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With a thriving research environment and research culture, Allied Health at Chester represents the largest research corpus at the university, with internationally-recognised research staff, a vibrant postgraduate student community, and an expanding network of collaboration with professional, community and industry partners. 

The Unit is structured around three primary research strands:

  • Social Science
  • Clinical Science
  • Biomedical Science

These three strands encompass a Pedagogy research cluster, and seven primary research groups:

  • Public Health
  • Food and Nutrition
  • Ageing and Veterans
  • Learning Disabilities and Mental Health
  • Clinical Care
  • Tissue Disease and Repair
  • Cell and Molecular Pathology 

The University’s targeted research funding has been bolstered by external funders including: The Royal Society of Chemistry, Innovate UK, BBSRC and industry.

43 staff were identified as having significant responsibility for research in REF2021, leading to a requirement for 85 outputs to be submitted.

Research outputs submitted to REF2021 are included in the Chester Medical School Collection, the Clinical Sciences and Nutrition Collection and the Health and Social Care Collection of ChesterRep, the University of Chester's online research repository.

The impact of research in this unit was exemplified through the following case studies:

Assessing and managing mental health care in community settings through the development of the Global Mental Health Assessment Tool (GMHAT): According to World Health Organisation (WHO) estimates, more than 80% of people in need of mental health care cannot access it.  As a result, mental health disorders worldwide are under-reported, under-diagnosed, and under-resourced. The Global Mental Health Assessment Tool (GMHAT) has reshaped the identification of mental disorders worldwide, assisting health practitioners in rapid yet accurate assessments, especially amongst hard-to-reach groups (such as refugees). Via ongoing translations into multiple languages, GMHAT and its associated training programme have enhanced the knowledge and skills of frontline health and community workers in India, Colombia and the Middle East, alongside contributing to quality improvement through advancing policies, guidelines, and practice.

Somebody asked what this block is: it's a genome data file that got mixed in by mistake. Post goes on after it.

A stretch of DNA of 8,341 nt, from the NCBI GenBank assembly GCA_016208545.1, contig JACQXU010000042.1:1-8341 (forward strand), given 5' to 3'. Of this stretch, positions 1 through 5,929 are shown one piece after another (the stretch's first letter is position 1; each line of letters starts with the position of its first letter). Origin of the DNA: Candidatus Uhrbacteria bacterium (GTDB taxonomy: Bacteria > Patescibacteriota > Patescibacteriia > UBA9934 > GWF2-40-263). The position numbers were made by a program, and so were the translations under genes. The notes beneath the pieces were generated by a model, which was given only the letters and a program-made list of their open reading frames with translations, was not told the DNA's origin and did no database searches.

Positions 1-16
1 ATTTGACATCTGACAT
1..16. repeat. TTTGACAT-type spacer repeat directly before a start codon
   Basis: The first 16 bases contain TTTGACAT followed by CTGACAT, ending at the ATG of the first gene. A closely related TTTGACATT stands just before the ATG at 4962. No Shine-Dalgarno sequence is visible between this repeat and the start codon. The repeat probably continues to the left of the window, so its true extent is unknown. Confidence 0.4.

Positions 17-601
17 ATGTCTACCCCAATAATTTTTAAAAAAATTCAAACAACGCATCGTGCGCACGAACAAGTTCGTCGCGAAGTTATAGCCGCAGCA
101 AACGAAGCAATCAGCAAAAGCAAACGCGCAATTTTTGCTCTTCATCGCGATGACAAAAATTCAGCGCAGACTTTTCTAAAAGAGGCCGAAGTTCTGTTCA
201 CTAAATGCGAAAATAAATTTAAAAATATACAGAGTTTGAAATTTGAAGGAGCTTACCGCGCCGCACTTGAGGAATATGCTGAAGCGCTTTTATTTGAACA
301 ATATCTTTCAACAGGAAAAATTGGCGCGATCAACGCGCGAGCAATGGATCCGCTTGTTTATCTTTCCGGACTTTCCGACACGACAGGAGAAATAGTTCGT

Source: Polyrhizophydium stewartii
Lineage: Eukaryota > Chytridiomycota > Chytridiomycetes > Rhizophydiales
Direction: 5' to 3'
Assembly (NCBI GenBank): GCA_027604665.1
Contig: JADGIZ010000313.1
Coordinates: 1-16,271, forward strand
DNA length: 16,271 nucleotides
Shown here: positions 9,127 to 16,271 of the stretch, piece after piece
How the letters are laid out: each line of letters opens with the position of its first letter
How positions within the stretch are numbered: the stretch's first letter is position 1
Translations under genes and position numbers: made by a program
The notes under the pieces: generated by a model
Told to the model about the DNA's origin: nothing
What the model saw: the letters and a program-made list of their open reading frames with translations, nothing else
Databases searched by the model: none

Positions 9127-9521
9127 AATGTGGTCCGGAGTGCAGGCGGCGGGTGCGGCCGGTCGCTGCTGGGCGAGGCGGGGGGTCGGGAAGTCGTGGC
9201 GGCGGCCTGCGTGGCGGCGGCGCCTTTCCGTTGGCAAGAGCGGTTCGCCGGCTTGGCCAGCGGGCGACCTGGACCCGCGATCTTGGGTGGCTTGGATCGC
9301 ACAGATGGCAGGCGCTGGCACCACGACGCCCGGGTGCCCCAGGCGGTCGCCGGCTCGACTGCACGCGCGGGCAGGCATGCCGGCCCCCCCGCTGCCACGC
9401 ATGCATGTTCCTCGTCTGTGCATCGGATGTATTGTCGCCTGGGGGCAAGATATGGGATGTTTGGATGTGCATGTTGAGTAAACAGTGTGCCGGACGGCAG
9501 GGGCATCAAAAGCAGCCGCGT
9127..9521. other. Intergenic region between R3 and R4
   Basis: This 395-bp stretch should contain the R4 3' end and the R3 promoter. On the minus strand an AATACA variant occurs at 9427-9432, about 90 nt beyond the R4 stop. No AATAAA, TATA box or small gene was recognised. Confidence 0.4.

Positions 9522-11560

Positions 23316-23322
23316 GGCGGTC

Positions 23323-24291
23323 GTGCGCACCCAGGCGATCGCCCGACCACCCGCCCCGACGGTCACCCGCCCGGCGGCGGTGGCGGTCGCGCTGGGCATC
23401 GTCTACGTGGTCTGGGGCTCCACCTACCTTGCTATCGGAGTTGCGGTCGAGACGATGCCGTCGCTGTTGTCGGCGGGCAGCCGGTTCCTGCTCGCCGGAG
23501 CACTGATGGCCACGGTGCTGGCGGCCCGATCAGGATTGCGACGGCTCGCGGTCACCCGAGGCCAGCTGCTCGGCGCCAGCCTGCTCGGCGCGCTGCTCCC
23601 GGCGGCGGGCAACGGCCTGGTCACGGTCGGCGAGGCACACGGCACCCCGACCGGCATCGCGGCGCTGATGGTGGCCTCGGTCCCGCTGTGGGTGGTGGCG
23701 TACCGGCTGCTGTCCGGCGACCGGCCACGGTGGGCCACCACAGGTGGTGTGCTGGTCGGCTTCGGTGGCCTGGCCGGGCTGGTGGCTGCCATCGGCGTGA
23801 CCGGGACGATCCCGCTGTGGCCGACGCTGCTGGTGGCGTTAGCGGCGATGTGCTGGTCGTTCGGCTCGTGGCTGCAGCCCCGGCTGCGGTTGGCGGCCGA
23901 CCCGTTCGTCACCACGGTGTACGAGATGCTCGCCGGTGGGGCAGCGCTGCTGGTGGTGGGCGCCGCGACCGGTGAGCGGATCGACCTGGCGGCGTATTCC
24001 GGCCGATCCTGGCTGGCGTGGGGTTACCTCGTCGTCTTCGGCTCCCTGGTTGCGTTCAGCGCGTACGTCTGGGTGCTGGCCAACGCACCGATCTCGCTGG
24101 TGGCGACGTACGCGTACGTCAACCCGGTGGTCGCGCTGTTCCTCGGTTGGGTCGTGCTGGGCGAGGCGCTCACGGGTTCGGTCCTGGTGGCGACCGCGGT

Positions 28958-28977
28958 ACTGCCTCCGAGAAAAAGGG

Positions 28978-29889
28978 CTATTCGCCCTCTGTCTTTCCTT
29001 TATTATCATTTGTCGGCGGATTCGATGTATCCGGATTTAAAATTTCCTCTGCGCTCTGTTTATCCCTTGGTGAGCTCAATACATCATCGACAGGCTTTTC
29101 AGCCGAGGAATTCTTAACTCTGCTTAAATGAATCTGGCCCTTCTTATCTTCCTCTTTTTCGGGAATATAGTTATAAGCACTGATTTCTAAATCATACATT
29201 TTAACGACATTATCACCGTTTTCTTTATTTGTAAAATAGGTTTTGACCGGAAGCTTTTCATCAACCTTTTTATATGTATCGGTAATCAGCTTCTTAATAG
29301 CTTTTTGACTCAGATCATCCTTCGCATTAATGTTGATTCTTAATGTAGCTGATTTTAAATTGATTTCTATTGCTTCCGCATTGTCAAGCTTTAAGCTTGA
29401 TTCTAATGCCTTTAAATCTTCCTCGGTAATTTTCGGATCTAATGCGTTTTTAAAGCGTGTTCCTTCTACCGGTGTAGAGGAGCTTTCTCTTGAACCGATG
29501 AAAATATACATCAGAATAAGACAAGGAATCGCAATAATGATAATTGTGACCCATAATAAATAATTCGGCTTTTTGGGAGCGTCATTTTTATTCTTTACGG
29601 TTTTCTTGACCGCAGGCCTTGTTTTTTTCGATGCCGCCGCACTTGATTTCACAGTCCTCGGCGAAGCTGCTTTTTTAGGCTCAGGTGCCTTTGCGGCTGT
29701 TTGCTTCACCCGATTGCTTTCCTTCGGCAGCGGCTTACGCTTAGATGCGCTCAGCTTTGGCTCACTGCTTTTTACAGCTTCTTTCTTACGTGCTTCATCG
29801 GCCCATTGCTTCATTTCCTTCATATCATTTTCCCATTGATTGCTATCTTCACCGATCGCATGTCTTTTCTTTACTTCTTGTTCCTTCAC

Applying the concept of complexity to enable staff to re-frame service user’ violence and aggression and develop enhanced de-escalation skills: Violence perpetrated against health and social care staff constitutes an issue of long-standing significance yet limited research, especially where the perpetrator exhibits learning disabilities. University of Chester researchers investigated service-user aggression, extrapolating the inter-relationship of individual history, mental health diagnoses, cognitive capacity, and staff perceptions, i.e., ‘complexity’, required to understand service-user interpersonal violence. Training and educational resources were developed to enhance staff de-escalation skills, including a training DVD, and a series of de-escalation workshops; feedback indicated significant changes in staff perceptions and responses toward service-user violence. Furthermore, findings led to revisions in pedagogic practice at the University of Chester.

Research informed change in clinical exercise practice and policies which enhance staff delivery and improve patient care in cardiac rehabilitation, nationally and globally: Cardiovascular disease remains the largest cause of morbidity and mortality globally. The World Health Organisation (WHO) has prioritised cardiac rehabilitation services in this matter, because of evidenced impact on: reducing morbidity and mortality, improving quality of life, and reducing healthcare costs. This case study details the impact of research on national and international policies in cardiac rehabilitation. The impact focuses on simple and pragmatic exercise assessment and monitoring techniques that have been promoted as part of widening access, specifically for those in lower resourced settings, to cardiac rehabilitation. The research has revolutionised the training of frontline rehabilitation specialists, contributing to training materials on clinical practice procedures, not only for the key organisations, but also at various large specialist clinical centres in the UK and overseas, benefitting thousands of patients each year. The impact has now attained a global reach as recognised by the WHO.

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